Whale watching in Hermanus

After long weeks of organising and waiting, Tom’s mum and sister finally arrived for a holiday in South Africa, and Tom and I took off a couple of days from work.

Typically, the first two days saw grotty weather and rain throughout our wine tours around Franschhoek and Stellenbosch.  But on the third day we drove away from the rain to Hermanus, the regular home of the southern right whale.

Southern right whales usually live in the cold waters around the South Pole, feeding for the majority of the year.  However, once a year they swim to the western Cape, looking for the shallow “warmer” waters (warm only in whale world) in which they mate and give birth.

We set off early on Saturday morning to find the launching dock of the boat trip we were to take, and sat in the sun waiting for our boat to arrive.  However, as people started to disembark, we saw one lady carried off the boat… seasickness, apparently, is no joke.

A little apprehensive, we boarded the catamaran and set off into the southern Atlantic ocean to look for whales. 20 minutes into the trip, rocking about on 3 metre waves, we saw our first spot – a mummy whale with its albino baby.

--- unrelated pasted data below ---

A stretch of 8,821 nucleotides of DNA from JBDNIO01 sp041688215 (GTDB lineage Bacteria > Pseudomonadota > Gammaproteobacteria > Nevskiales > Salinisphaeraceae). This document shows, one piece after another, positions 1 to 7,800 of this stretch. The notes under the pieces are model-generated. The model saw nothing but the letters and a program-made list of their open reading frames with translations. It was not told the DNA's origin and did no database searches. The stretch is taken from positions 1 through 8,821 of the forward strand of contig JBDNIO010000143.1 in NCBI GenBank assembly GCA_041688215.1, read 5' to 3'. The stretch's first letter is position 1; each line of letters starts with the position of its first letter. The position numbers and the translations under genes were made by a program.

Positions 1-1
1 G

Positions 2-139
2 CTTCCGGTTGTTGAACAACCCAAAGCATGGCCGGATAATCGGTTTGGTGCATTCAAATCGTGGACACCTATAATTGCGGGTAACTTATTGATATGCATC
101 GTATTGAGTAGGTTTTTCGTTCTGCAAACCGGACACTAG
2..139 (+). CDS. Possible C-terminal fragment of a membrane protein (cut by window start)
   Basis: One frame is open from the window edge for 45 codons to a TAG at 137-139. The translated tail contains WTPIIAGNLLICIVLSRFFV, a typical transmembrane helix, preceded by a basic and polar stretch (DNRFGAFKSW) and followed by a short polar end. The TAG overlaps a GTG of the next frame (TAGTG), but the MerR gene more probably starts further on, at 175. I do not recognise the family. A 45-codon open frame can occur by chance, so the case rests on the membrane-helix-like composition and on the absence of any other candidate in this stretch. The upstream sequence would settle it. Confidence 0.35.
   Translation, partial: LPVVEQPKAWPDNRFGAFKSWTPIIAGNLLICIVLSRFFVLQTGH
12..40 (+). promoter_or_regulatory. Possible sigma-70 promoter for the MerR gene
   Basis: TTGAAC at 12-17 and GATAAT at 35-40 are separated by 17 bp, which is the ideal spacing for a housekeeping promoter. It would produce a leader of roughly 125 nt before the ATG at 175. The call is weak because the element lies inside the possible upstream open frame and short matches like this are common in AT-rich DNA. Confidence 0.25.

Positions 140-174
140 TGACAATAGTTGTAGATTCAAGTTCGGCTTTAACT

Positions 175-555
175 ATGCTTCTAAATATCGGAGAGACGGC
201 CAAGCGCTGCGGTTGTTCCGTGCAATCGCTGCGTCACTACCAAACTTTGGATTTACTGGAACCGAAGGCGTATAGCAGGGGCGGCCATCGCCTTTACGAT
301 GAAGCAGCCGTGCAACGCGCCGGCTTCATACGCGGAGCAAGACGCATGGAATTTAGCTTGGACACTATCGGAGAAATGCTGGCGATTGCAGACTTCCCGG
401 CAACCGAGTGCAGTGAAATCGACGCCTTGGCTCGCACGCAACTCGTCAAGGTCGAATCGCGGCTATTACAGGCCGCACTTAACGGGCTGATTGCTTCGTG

Queue much excitement aboard the ship, but nothing prepared us for the experience of mum and baby coming to give us a bit of an investigation.  The whales swam straight up to the boat, and came to the surface, quite obviously checking out this strange big “fish” in the water.  They were at an arm’s length from me.

And from that point onwards, we were treated to whales left, right, and centre.  Some adult, some baby.  Some just sunbathing on the surface, others playing and splashing around – to much cooing from the assembled whale watchers on our boat.

On the way back to shore following our 2 hour trip, half the boat was vomiting all over themselves and I have to commend the ship crew who were stoic in their paper bag provisions.

None of our little group were hit by the sickness, though, thank goodness, now granting us eternal bragging rights about our unshakeable sea legs.

Hermanus is not known for its whale watching for no reason.  The beautiful mountain scenery serves as the perfect backdrop to watching these incredible, peaceful creatures in their natural habitat.

It is wonderful to hear that having been on the brink of extinction only a few years ago, the southern right whale is fighting back and is multiplying in numbers at a rapid rate.

I really hope we keep it like that, and keep these animals safe… so plenty more like me can have such an amazing life experience.


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